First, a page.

NEWS BLOG (WSAU) Let's consider what's happening in Ukraine. Some people there speak Russian and have ancestral ties to Russia. They think of Ukraine as it once was -- a province of the former Soviet Union. There are others who see Ukraine as distinctly unique, with its own culture and a western/European orientation. It's not all that different from the relationship that French-speaking Quebec will have with the rest of Canada, or, potentially, the ties that the large Hispanic swath of the Southwest will have with the United States.
These are issues for Ukraine to figure out on its own. Of course, Russia outside agitator that wants to tilt the balance. It's widely believed that Russian agents poisoned Alexander Litvinenko after he received asylum in the UK. Ukraine's president Viktor Yanukovych was openly considered Moscow's man in Kiev. (Vladimir Putin was frustrated that he didn't crack down on demonstrators sooner.)
None of this has anything to do Barack Obama's poor and muddled foreign policy. Russia knows that we are not going to war over Ukraine. Nor should we. Only a fool would suggest that American blood should be shed over whether Kiev has ties the EU or to Mother Russia. This is more important to the Russians than it is to us. And, in most things, the side that wants it more has the best chance of coming out on top.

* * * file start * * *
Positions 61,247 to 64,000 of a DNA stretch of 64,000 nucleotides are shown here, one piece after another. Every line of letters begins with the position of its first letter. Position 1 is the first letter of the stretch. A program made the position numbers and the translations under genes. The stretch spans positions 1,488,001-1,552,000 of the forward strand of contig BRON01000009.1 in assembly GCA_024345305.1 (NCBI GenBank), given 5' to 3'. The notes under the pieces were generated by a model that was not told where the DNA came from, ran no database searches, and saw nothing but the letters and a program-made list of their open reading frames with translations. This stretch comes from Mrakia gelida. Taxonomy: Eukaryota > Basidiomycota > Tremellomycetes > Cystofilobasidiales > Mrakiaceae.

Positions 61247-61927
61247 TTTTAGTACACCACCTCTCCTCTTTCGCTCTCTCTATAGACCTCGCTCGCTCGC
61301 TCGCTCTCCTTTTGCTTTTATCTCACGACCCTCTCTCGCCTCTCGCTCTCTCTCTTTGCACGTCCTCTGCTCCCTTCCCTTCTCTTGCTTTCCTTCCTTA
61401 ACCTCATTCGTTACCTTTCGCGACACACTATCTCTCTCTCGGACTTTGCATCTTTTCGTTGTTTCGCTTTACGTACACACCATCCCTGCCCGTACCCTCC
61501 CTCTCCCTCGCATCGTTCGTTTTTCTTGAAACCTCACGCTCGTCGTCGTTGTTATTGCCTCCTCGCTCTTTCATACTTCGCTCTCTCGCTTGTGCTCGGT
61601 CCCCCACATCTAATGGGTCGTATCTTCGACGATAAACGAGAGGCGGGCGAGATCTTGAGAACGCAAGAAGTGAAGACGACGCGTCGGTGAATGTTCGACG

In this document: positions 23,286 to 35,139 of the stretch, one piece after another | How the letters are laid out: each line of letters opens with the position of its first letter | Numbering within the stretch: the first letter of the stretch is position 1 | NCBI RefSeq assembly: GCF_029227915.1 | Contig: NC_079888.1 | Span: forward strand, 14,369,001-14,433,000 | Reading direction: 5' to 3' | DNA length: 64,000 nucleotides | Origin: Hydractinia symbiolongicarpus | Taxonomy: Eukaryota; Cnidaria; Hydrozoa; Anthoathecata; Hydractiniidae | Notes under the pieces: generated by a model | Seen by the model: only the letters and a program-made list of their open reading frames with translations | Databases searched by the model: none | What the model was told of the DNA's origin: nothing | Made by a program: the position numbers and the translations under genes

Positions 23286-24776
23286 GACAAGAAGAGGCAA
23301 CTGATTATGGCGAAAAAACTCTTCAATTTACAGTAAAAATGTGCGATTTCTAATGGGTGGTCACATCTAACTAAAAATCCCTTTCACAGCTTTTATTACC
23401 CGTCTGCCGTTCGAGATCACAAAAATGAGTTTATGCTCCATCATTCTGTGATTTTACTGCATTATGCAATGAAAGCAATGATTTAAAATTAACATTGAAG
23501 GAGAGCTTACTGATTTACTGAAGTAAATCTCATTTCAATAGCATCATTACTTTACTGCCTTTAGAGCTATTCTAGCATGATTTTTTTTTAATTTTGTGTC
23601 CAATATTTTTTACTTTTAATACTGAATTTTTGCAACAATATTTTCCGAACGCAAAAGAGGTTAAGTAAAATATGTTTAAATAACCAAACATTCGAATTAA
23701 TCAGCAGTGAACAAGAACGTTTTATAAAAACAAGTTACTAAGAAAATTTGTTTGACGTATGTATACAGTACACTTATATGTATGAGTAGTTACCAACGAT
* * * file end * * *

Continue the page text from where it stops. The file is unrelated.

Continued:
David Ignatius, the best foreign affairs writer on the Washington Post's staff, argues that Russia is on a fool's errand . Vladimir Putin will never be able to rebuild Russia into the 1991 empire at the breakup of the Soviet Union. Poland, Hungary, and the Czech Republic are already part of the EU. They are thriving democracies. East Germany is gone. So are the Baltic states. They've all transitioned to free market economies. Why would they ever have an interest in returning to the Russian oligarchy with its open corruption and noticeably lower standard of living?
That's the best argument why diplomacy and economic incentives is the right foreign policy tool here. The advantages of being a European people is overwhelming. There will always be a critical mass of people in Ukraine who will push for stronger EU ties. The future is in the west. Recreating Russia's cold war empire is the past.
Image: Reuters: A woman speaks to riot policemen standing guard in front of the parliament's building in Kiev on January 14, 2014 via wsau.com